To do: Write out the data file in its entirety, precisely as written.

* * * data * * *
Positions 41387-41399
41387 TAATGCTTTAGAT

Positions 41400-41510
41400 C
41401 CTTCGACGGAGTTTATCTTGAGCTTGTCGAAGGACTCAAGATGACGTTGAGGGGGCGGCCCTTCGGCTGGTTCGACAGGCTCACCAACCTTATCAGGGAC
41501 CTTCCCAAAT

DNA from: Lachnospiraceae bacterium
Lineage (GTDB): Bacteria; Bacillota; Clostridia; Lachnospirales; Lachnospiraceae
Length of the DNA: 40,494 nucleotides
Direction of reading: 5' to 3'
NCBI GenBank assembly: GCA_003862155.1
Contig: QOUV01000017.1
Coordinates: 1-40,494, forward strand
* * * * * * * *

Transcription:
Positions 41387-41399
41387 TAATGCTTTAGAT

Positions 41400-41510
41400 C
41401 CTTCGACGGAGTTTATCTTGAGCTTGTCGAAGGACTCAAGATGACGTTGAGGGGGCGGCCCTTCGGCTGGTTCGACAGGCTCACCAACCTTATCAGGGAC
41501 CTTCCCAAAT

DNA from: Lachnospiraceae bacterium
Lineage (GTDB): Bacteria; Bacillota; Clostridia; Lachnospirales; Lachnospiraceae
Length of the DNA: 40,494 nucleotides
Direction of reading: 5' to 3'
NCBI GenBank assembly: GCA_003862155.1
Contig: QOUV01000017.1
Coordinates: 1-40,494, forward strand